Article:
Impact of Covid-19 on management to eradicate modern slavery from global supply chains: A case study of Indian fashion supply chains


The fashion industry has historically been exposed to modern slavery issues which pre-date the COVID-19 pandemic. So how were the industry and its workers affected by the pandemic?

This research project - a Modern Slavery and Human Rights Policy and Evidence Centre project, funded by the UK Arts and Humanities Research Council - explored the impact of the pandemic on modern slavery risks in Indian fashion supply chains.

The project studied these impacts from the perspective of:

  • UK fashion brands
  • Multiple tiers of Indian fashion supply chains
  • Key industry stakeholders.

By considering the full supply chain and the relationships between different actors, the project explored how the pandemic impacted modern slavery risks for workers across all tiers of the supply chain.

Key findings from the research include:

  • The impact of Covid-19 was not evenly felt across tiers of the supply chain and affected different parts of supply chains at different times.
  • Brands and suppliers with strong relationships had a better understanding of the impacts of the pandemic that supported the recovery from the pandemic.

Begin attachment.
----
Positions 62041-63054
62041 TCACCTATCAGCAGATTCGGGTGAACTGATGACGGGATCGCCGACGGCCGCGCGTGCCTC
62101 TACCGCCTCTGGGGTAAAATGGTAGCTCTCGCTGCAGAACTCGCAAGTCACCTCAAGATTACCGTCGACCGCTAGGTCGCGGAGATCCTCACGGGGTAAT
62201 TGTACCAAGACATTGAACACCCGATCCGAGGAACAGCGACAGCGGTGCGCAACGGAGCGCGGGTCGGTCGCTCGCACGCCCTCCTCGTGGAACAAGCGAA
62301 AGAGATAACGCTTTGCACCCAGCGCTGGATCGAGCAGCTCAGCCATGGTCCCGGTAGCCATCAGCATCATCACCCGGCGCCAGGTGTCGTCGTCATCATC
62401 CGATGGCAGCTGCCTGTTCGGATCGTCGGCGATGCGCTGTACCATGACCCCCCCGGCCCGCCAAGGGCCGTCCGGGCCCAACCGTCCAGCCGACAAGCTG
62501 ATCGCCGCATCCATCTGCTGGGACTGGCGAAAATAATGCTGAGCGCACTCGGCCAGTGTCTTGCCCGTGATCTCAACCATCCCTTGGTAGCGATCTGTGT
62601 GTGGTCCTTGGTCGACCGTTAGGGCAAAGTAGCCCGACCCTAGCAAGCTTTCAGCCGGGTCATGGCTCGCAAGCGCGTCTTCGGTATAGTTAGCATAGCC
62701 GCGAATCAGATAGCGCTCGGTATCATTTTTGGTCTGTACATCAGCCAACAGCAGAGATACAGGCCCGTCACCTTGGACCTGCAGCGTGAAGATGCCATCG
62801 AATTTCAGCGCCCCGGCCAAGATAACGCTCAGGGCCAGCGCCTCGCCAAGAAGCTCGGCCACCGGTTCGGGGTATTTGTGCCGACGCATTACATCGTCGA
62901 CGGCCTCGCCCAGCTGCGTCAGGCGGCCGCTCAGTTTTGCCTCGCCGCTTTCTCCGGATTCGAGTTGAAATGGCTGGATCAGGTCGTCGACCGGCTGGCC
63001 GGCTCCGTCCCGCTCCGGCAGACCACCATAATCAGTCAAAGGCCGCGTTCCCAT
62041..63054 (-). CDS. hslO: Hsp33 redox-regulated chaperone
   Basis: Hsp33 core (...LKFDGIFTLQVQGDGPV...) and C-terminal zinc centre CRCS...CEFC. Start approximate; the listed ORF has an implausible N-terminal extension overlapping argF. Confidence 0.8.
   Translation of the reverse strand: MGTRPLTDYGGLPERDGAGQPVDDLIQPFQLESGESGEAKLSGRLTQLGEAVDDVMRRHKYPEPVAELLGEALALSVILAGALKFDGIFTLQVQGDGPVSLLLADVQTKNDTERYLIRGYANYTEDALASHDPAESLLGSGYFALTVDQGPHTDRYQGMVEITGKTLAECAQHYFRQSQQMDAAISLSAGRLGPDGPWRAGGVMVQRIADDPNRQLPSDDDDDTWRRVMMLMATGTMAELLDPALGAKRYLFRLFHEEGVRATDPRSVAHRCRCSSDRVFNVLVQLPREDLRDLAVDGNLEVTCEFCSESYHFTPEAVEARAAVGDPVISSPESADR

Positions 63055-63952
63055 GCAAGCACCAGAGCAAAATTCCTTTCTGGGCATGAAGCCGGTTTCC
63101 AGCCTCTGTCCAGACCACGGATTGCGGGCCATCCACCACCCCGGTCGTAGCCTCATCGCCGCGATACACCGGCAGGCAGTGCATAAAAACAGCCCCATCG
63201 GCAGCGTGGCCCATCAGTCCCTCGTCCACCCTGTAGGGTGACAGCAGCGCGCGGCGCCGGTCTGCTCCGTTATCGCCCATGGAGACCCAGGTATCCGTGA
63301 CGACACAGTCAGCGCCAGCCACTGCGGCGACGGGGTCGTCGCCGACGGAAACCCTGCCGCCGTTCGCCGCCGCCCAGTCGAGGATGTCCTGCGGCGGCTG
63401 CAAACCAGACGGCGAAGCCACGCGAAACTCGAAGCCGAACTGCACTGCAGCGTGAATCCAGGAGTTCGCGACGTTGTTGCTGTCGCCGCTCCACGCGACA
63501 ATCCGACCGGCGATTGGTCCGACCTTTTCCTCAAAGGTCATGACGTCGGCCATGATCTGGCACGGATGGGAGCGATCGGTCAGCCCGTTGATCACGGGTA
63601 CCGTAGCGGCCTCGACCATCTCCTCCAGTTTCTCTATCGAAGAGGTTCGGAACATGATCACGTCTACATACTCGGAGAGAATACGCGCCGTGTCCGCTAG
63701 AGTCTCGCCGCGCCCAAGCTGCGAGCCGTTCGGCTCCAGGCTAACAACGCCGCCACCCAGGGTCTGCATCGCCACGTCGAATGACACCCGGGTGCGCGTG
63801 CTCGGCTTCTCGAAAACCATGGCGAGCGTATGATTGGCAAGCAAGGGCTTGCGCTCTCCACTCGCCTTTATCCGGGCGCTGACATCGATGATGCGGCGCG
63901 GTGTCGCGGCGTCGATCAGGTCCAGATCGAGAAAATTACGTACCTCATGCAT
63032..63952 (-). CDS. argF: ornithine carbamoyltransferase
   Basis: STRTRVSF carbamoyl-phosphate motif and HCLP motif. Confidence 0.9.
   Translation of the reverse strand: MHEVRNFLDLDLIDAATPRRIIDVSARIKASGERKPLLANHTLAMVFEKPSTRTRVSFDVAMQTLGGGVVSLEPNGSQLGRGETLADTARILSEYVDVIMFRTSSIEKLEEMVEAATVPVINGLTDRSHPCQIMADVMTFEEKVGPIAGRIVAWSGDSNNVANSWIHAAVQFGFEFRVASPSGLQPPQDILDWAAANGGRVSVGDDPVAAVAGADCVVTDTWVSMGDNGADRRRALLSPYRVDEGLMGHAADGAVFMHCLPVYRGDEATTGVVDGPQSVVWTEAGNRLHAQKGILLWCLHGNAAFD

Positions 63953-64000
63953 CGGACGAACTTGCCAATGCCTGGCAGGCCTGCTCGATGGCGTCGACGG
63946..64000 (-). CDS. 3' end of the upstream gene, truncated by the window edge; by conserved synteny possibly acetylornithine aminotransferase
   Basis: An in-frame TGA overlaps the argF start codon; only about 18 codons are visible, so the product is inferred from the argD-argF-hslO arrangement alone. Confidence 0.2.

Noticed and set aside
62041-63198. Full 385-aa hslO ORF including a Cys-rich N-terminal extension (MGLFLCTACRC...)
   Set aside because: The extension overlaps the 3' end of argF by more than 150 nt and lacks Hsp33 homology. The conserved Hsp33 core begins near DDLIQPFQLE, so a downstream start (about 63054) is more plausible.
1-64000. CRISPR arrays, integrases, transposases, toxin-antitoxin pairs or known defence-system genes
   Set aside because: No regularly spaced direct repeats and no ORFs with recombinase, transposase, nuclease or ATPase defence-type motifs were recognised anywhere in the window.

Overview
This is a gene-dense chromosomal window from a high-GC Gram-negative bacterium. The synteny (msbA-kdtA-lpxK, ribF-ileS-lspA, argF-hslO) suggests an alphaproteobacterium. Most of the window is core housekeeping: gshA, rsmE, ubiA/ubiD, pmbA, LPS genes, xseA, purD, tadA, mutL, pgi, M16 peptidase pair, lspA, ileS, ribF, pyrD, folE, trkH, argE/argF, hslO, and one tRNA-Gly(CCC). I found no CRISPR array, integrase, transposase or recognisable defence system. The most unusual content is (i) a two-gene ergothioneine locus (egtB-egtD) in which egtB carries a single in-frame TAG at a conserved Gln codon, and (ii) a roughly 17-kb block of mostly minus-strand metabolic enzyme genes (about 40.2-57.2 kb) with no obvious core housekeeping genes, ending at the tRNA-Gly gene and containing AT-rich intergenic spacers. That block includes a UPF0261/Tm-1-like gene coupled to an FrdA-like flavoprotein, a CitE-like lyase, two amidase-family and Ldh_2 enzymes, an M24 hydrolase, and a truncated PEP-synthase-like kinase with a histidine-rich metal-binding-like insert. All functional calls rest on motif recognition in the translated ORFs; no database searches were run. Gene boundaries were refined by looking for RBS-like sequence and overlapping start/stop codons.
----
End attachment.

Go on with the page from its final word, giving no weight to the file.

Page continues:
• Brands with established ethical trading teams had a greater level of resilience to the pandemic which was beneficial to both brands and suppliers and workers.
  • Brands who engaged with the transparency provisions of the UK Modern Slavery Act 2015 tended to understand the impacts of the pandemic better.

A wide range of recommendations was developed from the research and these include:

  • Businesses should resource dedicated ethical trading teams and view them as an investment to reduce risk and increase the resilience of the brands and their supply chain.
  • Addressing modern slavery issues requires collaboration across brands, suppliers and upstream, beyond tier 1 suppliers.
  • The UK Government should consider introducing a Garment Adjudicator to regulate the industry and develop a level playing field for brands to enforce the Modern Slavery Act.

This project was commissioned by the Policy and Evidence Centre and funded by the Arts and Humanities Research Council. (project AH/V009206/1).

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Publications and outputs

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Project website